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Home / Browse / Type / Person / Caulder, Peter
Peter Caulder was born in Marion County, South Carolina, and was of African descent. The U.S. Army listed him as “a colored man.” In three U.S. censuses, he was categorized in race as “mulatto.” His life in Arkansas represents the success free blacks could achieve prior to their banishment by the state government.
At the beginning of the War of 1812, seventeen-year-old Peter joined a state militia unit for three months. He was discharged without seeing any action in the war. When the British burned Washington DC in August 1814, Peter Caulder and his father, Moses Caulder, joined the Third U.S. Rifles and marched with the regiment to defend the capital. Four other Marion County mulattoes, friends and relatives of the Caulders, enlisted at the same time and served integrated with the Southern whites recruited for this regular army unit.
When peace came, Caulder and his Marion County fellow soldiers were sent to Carlisle Barracks in Pennsylvania to enter training for the elite Rifle Regiment that would soon be posted to the western frontier. Caulder and his mates were under the command of Major William Bradford when the company received orders from General Thomas A. Smith to establish a fort on the upper Arkansas River.
Caulder and Martin Turner were selected for an advance party under Major Stephen H. Long, who was to determine a suitable site for the fort. Thus, in November 1817, Caulder clambered out of Long’s six-oared skiff at a flat rock called Belle Point by French trappers. Here, Long would lay out Fort Smith (Sebastian County), which was built over the next two years by Bradford’s sixty-five man company of riflemen—Caulder, Martin Turner, James Turner, Joseph Clark, and Caleb Cook among them, all men of African descent and veterans of the War of 1812 who were serving side by side with their fellow white soldiers.
Caulder served in the U.S. Army on the frontier for the next ten years, often on detached duty as he scouted the terrain, hunted for the fort, and pursued deserters.
By 1827, Caulder was ready for a personal transition from the life of a bachelor rifleman who spent much of his time in the saddle to that of a homesteader, husband, and father. Caulder married Eliza Hall, daughter of David Hall, a free black pioneer from North Carolina by way of Tennessee who had settled in 1819 along the left bank of the White River in what is present-day Marion County.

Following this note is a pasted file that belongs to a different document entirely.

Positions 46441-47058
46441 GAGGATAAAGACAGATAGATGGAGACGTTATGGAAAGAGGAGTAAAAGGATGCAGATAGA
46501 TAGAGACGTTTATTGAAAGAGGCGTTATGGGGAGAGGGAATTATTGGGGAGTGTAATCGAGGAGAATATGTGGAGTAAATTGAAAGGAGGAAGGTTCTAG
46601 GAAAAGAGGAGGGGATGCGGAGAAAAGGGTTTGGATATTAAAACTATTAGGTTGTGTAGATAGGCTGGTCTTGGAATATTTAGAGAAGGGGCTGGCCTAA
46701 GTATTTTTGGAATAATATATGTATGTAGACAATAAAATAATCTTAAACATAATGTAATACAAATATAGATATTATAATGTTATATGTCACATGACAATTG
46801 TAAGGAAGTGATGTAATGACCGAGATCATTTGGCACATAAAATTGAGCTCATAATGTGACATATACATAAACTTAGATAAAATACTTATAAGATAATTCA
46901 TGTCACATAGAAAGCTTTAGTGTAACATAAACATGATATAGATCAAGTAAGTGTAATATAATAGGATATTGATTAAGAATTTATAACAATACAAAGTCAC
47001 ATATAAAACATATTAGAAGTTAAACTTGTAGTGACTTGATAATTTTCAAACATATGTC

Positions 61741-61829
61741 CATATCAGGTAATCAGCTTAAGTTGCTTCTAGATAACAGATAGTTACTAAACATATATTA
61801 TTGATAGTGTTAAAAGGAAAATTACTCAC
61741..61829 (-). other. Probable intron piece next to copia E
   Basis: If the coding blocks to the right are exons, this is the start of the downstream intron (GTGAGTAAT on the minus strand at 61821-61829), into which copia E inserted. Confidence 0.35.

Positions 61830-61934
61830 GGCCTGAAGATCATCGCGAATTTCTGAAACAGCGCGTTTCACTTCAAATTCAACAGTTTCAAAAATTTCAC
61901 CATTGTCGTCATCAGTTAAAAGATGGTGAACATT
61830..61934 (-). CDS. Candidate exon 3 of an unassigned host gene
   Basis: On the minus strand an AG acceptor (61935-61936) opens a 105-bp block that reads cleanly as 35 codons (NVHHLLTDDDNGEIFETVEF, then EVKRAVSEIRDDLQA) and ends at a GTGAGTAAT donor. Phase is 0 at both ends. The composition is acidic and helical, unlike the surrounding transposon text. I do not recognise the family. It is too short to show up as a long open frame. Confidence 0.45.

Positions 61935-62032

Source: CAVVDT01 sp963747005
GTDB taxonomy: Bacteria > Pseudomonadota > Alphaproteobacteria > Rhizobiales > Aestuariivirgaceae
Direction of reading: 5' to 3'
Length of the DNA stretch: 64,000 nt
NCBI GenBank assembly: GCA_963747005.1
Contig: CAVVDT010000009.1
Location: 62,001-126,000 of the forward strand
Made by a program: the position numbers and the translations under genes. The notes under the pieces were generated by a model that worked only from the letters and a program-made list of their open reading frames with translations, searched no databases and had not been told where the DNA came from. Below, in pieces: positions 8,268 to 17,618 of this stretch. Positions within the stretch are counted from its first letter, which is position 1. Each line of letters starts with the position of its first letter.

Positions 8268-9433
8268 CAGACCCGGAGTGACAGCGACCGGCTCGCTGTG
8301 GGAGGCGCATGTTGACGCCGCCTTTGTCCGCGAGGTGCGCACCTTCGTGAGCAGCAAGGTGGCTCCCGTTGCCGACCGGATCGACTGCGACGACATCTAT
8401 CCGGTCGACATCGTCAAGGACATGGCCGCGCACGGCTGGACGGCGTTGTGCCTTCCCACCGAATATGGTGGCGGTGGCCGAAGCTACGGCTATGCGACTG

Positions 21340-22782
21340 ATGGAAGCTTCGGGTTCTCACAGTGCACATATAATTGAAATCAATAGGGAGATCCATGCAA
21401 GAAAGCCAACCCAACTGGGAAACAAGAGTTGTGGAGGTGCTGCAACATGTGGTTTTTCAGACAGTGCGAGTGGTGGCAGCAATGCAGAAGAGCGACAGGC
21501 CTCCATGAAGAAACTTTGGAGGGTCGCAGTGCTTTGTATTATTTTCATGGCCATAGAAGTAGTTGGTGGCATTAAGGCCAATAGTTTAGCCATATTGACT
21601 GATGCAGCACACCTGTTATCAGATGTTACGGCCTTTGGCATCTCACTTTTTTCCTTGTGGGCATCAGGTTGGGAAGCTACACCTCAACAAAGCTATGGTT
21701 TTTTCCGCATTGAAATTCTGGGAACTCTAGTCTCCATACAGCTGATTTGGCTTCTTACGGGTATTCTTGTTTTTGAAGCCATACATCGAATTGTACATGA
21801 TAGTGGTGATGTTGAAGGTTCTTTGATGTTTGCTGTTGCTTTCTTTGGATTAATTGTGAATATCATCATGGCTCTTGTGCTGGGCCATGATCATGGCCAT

Peter and Eliza Caulder raised seven children while residing in harmony and self-sufficiency on a ridge above the White River that came to bear the Caulder name. Caulder’s ability to provide food, shelter, and security for his wife and children, his prized bear hounds, and his homestead gave him the satisfaction enjoyed by Southern yeoman who were fortunate enough to realize their dreams. For thirty-five years, he lived what could be termed the “good life” of that era.
Caulder signed his name with an X. Like many on the frontier, he was illiterate. Nevertheless, a document record of Caulder’s actions can be traced through antebellum Arkansas. Despite the color line barriers, such as a lack of opportunity for schooling and denial of army promotions, Caulder established a law-abiding, bill-paying, tax-paying, land-owning role for himself. He avoided scrapes with the law, which was just as well—he was a crack shot, rode well, tracked as an expert, stood taller than most, and had a strong constitution.
Caulder’s relationships with his neighbors along the White River, his long years of army service on the frontier, and his freedom to choose where he would live and how to earn his living revealed a remarkable degree of independence for a free African-American man in a slave society. However, his personal paradise and his extended family were shattered by an act of the Arkansas General Assembly in 1859. The slavocracy-dominated law makers in Little Rock (Pulaski County) passed an exclusion law designed to drive free black people from the state. Peter Caulder, Eliza, their oldest son, David, and his siblings—along with the other 129 free black people in Marion County—left the land that they had purchased and homes of thirty or more years, banished suddenly from the state that they had adopted and the only state that many of the last generations had known.
Peter Caulder’s historical record disappeared at the time of the exodus. His son David served with the Twelfth Missouri State Cavalry (USA), married, and settled in Bollinger County, Missouri.
For additional information:Higgins, Billy D. A Stranger and a Sojourner: Peter Caulder, Free Black Frontiersman in Antebellum Arkansas. Fayetteville: University of Arkansas, 2004.
Billy D. Higgins
University of Arkansas at Fort Smith
Last Updated 7/6/2012
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